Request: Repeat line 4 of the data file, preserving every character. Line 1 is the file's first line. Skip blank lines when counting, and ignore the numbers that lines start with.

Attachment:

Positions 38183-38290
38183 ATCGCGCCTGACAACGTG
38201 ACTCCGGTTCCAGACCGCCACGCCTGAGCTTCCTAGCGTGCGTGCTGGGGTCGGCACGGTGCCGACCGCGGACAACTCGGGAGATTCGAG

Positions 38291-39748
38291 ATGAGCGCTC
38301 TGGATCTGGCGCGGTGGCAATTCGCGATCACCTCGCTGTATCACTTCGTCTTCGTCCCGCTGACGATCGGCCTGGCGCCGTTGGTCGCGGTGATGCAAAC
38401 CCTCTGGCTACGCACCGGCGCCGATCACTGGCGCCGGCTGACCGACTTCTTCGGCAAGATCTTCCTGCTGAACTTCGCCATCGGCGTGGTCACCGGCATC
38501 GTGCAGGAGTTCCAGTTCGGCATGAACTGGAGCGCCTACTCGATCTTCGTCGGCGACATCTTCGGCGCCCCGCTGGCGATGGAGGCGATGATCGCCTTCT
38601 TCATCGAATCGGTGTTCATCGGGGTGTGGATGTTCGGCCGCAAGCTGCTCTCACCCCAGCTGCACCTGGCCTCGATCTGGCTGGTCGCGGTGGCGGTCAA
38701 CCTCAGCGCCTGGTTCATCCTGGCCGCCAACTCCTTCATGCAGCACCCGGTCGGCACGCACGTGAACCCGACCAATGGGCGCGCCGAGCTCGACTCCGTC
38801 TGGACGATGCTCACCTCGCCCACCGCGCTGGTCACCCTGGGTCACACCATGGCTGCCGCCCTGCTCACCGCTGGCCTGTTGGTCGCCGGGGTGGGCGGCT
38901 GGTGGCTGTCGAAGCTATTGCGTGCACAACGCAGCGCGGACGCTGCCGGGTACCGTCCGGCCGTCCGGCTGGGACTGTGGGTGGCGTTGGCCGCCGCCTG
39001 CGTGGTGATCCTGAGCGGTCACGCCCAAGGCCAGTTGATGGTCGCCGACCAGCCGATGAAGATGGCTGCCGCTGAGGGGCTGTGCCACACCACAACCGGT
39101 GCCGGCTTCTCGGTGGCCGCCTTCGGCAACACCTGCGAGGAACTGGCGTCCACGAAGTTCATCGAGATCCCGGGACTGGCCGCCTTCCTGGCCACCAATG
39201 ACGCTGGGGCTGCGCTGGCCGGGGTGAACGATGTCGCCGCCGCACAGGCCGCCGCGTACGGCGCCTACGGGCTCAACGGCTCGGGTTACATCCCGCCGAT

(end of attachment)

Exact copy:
Positions 38291-39748